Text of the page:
6-21-19 VERY NICE NEW HOLLAND 1032 TWO WIDE.  It ended up on the baler page, check it out there.   Call me.  949-3448


5 15  2018

THIS 1033 IS SOLD and gone off to a new hayfield 

NEW HOLLAND 1033 Balewagon in decent condition.  Should be in sometime in mid-May or a little earlier.  Too muddy to get it out of where it is parked until it dries up a little.  These are top quality wagons and hard to find in decent condition.  This one was in the field working in 2015 so should be good to go.  

These are great balewagons, make a very nice 3 wide stack and are still narrow enough to pull down the highway legally as they are 11'6".  

3 wide and 7 high 14 x 18 x 34 gives you 104 bales in a 7 high stack.  At 75 lb 104 bales will weigh almost 4 ton, the wagon weighs 3 ton empty so you can't use an 8N Ford on the front of it. It will also stack 16 x 18 x 42 and put 83 bales on every load.  If you have an old (or new) 50-60 HP tractor with a PTO you can stack a lot of hay in a day with one of these and move it quite a ways without wasting time or energy.   You should be able to easily load and stack two loads an hour and have time for a break.  If you are good and the bales are tight and close to the stack you can probably to 3 loads an hour.  If every thing is right and you are really good you can stack 4 loads an hour.  Stack 300 bales an hour and you can get a lot done in a day.  One of the great things about a 1033 is that it has wide push offs so it is easier to get the stack started right and keep it tight as you stack. Below is the craigslist post:
Here is an older New Holland 1033 Bale Wagon. This is the 3 wide, which is hard to find. These were built from 1972- 78, they are pretty old and a lot of them have already been scrapped or should be. This one is in pretty good condition and should go to work with very little needed to get it field ready. I, however, have not used it. I bought it to resell. I already have another bale wagon to use -- (if I ever have enough hay to need one. The last few years I have just sold what hay I have out of the field. I could have hauled it with a pitchfork and a wheelbarrow last year)

They will load bales from 34 - 42 inches in either 16 x 18 (83 bales) or 14 x 18 104 bales) and make a stack 3 bales wide and 7 bales high. You need a fairly good sized tractor to run one of these since the wagon weighs close to 3 ton without hay on it + whatever your bales add up to. You not only need 45-50 hp minimum to pull it and load but you need a substantial tractor on the front to handle that weight -- especially if you are hauling in hilly country. This is not a bale wagon for an 8 N or a little Kubota. 

I bought this one a year or so ago and just got it home. It looks pretty decent although it hasn't been used for several years since they went to having their hay custom cut and baled. Guy I bought it from said it worked fine as long as he had it. 

Like all of them that have set for awhile, I would oil up the pump chain, check out the loader drive and all that before I needed it but generally speaking, these things are so trouble free they seldom need much to get them in the field and working. 

The tables and body are straight -- which tells you it hasn't been tipped over with a load on it, one of the push off feet has obviously been in an argument that something else won, there are a couple welds and the shoe on the loader has been replaced with a shop made one like they all have but overall it looks pretty good. The rolling rack is straight, the back rack is straight, etc. Come look. It is located between Helena and Townsend.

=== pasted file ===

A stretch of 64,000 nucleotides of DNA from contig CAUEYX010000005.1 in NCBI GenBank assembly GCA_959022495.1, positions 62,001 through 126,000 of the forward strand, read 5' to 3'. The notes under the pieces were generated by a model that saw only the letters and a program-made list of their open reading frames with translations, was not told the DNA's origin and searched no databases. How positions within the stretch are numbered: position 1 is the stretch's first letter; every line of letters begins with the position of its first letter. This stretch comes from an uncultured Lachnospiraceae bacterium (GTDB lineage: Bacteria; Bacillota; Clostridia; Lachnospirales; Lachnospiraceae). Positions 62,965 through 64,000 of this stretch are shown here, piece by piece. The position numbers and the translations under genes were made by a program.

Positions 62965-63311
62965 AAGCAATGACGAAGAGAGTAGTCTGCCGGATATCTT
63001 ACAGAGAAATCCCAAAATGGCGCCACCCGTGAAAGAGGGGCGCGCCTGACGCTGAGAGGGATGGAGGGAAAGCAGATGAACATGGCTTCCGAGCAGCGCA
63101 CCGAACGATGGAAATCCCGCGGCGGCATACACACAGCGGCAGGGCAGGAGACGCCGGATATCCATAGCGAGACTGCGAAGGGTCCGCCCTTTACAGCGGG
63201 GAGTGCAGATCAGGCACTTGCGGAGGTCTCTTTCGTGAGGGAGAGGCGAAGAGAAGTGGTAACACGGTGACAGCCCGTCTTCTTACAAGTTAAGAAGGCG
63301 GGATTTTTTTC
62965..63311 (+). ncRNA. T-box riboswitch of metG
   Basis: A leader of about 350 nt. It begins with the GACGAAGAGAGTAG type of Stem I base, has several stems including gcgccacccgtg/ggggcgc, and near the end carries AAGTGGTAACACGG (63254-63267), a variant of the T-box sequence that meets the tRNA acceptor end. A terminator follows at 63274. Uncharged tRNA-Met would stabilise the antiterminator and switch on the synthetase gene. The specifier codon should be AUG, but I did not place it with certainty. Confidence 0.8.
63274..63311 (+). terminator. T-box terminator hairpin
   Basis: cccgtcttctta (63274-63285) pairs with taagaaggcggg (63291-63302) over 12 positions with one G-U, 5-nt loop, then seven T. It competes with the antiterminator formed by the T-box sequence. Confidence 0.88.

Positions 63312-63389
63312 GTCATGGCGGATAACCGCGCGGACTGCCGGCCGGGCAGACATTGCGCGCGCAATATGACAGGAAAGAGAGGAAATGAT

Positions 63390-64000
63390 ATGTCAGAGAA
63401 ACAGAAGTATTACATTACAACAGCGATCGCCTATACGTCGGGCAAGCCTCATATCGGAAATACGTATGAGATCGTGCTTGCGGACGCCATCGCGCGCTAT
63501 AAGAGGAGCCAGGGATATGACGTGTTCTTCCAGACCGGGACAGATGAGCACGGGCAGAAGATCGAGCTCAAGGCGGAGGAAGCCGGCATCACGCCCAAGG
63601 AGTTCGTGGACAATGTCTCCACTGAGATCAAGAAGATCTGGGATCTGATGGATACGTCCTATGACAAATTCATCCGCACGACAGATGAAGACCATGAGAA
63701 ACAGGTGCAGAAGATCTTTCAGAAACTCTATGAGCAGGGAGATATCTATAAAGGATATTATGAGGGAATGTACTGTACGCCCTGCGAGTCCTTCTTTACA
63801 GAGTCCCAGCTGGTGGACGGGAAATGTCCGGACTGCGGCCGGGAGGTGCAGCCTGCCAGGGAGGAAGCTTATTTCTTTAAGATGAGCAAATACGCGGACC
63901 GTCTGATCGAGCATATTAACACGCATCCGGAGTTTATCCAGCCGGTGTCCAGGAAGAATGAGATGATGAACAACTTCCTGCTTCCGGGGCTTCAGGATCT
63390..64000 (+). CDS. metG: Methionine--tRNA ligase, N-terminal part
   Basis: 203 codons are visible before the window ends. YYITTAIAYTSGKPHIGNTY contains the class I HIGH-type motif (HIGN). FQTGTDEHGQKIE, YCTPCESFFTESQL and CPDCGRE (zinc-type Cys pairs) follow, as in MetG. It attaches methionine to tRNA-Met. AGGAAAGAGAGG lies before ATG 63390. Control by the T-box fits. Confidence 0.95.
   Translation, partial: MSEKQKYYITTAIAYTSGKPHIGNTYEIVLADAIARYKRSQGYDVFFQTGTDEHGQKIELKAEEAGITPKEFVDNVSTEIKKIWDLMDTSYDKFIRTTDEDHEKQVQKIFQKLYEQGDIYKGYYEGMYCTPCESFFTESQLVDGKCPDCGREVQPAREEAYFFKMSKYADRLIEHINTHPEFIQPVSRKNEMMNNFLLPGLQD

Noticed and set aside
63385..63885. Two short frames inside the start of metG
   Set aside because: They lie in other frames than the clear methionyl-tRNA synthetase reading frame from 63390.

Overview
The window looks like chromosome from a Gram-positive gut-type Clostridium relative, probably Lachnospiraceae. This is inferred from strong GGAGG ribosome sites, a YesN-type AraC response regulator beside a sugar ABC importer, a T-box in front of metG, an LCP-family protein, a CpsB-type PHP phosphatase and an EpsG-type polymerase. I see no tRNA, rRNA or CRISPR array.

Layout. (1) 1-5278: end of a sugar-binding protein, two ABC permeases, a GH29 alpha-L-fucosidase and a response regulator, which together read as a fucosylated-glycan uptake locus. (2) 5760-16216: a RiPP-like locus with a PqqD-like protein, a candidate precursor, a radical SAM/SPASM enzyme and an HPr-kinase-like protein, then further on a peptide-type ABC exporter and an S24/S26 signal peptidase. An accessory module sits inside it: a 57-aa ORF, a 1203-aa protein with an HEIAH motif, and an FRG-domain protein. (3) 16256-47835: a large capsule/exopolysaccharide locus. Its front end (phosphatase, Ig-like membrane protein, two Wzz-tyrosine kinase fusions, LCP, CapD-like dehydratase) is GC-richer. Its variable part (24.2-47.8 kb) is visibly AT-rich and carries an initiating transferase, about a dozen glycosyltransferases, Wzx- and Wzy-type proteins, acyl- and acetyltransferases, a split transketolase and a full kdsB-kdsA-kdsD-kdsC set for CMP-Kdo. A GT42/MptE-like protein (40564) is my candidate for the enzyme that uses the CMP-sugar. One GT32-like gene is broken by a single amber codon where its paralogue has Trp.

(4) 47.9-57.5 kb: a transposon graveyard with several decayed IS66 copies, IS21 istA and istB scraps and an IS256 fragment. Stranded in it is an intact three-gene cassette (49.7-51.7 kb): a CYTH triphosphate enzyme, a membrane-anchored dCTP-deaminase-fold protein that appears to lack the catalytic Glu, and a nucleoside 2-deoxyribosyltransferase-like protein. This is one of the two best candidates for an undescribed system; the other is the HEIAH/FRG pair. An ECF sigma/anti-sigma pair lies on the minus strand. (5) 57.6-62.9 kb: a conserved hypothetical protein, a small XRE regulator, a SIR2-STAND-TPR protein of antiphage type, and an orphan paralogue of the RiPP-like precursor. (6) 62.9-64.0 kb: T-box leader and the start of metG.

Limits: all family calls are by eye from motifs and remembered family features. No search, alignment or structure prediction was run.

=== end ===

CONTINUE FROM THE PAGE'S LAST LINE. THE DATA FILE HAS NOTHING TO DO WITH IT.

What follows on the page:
Prices on these run from $3000 for the ones that should be headed for the scrapper to close to $15000 for the ones with shiny new red paint and work done to make sure they are close to like new. The price on this one seems fair to me, probably on the low side, by June it would probably bring more money but in March it's 5 and a half grand . 

I pulled it home on the Interstate behind my old F250 at about 50 with the regular implement tires on it. The tires are good, we had no problems, you should be able to hook on it and go without a problem if you keep your speed down and aren't going half way across the country with it. Nice thing about these is they have 16 inch wheels so you can put a set of used pickup tires on them for almost nothing and go smoking down the highway at 70 instead of 45. 

NO TEXTS!! I will not respond. Call me. 406-- nine four 9, three 44 eight. Or Craigslist email system. 

I also have coming up for sale this spring a couple balers, a nice little New Holland 310, 14 x 18 bales, medium capacity, will bale on 35 hp all day long and make nice bales the right size and weight for geezers, women and kids to handle. Makes a nice Alfalfa bale at about 75 lbs and a nice grass bale at 55. I haven't had a chance to check it out but it should be a good one. $4500 after we get it checked out. 

New Holland 275, the old reliable 275, the first redesigned series after the first small sized New Holland balers from the 60's. This one came right out of the field and should be ready to go back to work. 14 x 18, same bales as the above 310. Don't have a tractor?? Don't need one. This one has Wisconsin V4 engine power. These engine powered balers were really popular in the days before tractors all had live PTO. The engine runs the baler at a constant speed, the pulling unit can be slowed down or speeded up depending on the hay coming in without overspeeding the baler or slowing it down to where it won't pack the bale chamber. They are nearly impossible to find anymore. I don't think you can even buy a new baler with an engine but I always liked them better than a PTO drive. $2950 for this one -- with good paint it would be more money for sure. 

Also for sale: New Holland 1495 Swather. Gas, 12 foot header, conditioner, cab, used it last year to cut my hay. Good for smaller acreages and priced right for as nice as it is. Not new but still a lot of use left in it. $6500 

International 4000 Swather. Gas, 14 foot header, nice older swather. Nice cab, runs great, cuts great, came off a small acreage hobby farm where it cut 25-30 acres for the last 20 years. Note that this is located at Hoven Implement in Great Falls. Stop in and talk to Ken Posen or one of the other salesman. I consigned it there so we didn't have to haul it to Helena. 

$5500 cash!!


Stan Howe 406-949-3448 

On site:  Nice New Holland 1002 --  This is a nice one and will go right to the field and go to work.   I owned this once before, sold it to a neighbor, he used it for 7 or 8 years, quit haying and sold it back to me.  Has never been used much.  SOLD THIS ONE.  I HAVE ANOTHER THAT WILL BE COMING IN SOON!  SCROLL DOWN!  IT'S NOT AS NICE BUT CHEAPER.